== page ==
I’ve been away from home for four days, and I’m ready to return. While time away helps me think differently, I find that I need family time in order to truly be at my best.
I miss the sights and sounds of being at home, and the routines that are part of every day and every weekend. For instance, while I might wish I could sleep a bit later, I relish the opportunity to watch my oldest daughter play soccer, and, while not the most “interesting” of activities, I enjoy taking my youngest to the grocery store. And, I look forward to watching a movie with my wife after the kids are in bed.
While there is something to be said for providing ourselves with the peace and quiet that comes from being alone, I’m the type of person who can only work under those conditions for so long, before I need the noise of home.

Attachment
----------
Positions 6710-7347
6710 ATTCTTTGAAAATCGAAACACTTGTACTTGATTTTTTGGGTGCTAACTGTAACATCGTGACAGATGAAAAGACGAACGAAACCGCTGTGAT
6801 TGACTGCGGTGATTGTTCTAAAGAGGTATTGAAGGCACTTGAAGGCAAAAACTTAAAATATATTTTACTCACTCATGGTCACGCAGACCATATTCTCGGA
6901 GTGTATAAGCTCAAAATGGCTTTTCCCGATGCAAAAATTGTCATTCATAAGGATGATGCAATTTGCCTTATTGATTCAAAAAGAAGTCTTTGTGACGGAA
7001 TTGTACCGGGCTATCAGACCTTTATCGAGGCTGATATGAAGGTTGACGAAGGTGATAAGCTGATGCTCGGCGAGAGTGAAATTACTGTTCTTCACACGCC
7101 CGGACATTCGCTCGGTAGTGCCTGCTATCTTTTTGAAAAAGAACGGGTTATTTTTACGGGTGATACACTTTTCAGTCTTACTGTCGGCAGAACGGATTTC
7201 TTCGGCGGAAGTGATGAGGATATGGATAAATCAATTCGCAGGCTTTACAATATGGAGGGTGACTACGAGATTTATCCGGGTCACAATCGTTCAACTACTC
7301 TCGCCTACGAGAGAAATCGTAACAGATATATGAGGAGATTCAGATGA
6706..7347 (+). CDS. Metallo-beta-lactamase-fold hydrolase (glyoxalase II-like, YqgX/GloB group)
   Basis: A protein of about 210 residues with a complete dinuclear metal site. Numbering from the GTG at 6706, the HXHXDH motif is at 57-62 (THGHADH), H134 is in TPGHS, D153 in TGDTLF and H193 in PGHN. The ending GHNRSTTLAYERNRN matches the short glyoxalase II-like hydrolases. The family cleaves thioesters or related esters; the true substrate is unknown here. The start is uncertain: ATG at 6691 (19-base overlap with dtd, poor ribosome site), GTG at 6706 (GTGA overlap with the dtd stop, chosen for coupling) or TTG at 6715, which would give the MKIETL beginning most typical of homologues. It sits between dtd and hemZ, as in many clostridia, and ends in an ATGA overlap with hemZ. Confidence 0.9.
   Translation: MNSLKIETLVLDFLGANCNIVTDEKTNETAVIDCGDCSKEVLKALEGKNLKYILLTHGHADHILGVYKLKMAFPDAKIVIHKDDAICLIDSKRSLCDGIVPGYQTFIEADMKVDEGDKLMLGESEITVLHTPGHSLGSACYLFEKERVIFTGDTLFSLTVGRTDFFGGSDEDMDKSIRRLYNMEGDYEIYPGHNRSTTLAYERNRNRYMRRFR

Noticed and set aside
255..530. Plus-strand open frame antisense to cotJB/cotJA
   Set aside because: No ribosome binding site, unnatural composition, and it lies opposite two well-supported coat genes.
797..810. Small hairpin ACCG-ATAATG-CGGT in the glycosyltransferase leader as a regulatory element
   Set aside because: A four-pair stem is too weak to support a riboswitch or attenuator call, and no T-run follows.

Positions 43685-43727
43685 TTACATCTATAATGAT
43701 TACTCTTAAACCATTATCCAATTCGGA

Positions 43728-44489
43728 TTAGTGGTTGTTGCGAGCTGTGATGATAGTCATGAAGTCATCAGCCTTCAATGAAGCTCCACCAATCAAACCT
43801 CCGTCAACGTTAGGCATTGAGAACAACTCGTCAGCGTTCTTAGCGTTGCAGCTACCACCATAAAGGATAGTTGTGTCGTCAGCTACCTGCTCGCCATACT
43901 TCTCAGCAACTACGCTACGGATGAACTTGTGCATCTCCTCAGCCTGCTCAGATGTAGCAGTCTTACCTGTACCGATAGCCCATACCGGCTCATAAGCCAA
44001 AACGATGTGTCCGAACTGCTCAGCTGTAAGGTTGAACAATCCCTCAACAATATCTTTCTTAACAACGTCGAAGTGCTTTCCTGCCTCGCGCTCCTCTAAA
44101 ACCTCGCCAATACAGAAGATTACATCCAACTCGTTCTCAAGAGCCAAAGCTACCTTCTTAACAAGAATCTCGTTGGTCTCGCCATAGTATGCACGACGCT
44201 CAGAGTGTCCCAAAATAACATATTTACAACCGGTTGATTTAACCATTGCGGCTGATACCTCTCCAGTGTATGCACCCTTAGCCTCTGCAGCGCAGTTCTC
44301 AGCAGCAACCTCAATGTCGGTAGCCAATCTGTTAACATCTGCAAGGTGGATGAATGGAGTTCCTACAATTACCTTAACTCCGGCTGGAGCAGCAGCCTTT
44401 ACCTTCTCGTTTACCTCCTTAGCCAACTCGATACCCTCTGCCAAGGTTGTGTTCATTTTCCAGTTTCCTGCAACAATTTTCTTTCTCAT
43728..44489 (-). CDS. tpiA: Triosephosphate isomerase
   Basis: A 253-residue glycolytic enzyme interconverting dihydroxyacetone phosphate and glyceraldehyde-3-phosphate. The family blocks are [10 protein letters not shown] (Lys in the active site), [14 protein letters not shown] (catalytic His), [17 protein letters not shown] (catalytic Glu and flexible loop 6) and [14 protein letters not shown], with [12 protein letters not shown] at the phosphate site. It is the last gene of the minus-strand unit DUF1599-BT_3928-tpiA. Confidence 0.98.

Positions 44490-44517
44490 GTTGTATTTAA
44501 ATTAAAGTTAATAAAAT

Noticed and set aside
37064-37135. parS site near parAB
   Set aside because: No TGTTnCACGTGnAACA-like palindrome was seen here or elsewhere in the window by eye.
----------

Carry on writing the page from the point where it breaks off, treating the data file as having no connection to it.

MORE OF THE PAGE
Sometimes it isn’t always apparent what people need to lead and learn best. It might be total quiet and calm. But, it might also be lots of noise and movement.
We should never assume that any one is preferable to the other, instead, opting to let others self-select, and then, helping them see if what they believe they really need is, in fact, the case.
The best leaders recognize that reflection and efficiency can happen under any circumstances. And, it isn’t necessarily the leader’s role to make that decision. Instead, we have to opt to be the “fact-checker” for those we serve. Is a home environment better for a person than a work one? If so, how do we help that person maximize the great work that they do for others?
For me, it’s pretty clear that I need both in order to be effective. But, a week-long retreat just wouldn’t work. Instead, it seems like I’m more of the “Give me a few hours to myself” variety. And then, I’m ready to get back into the mix.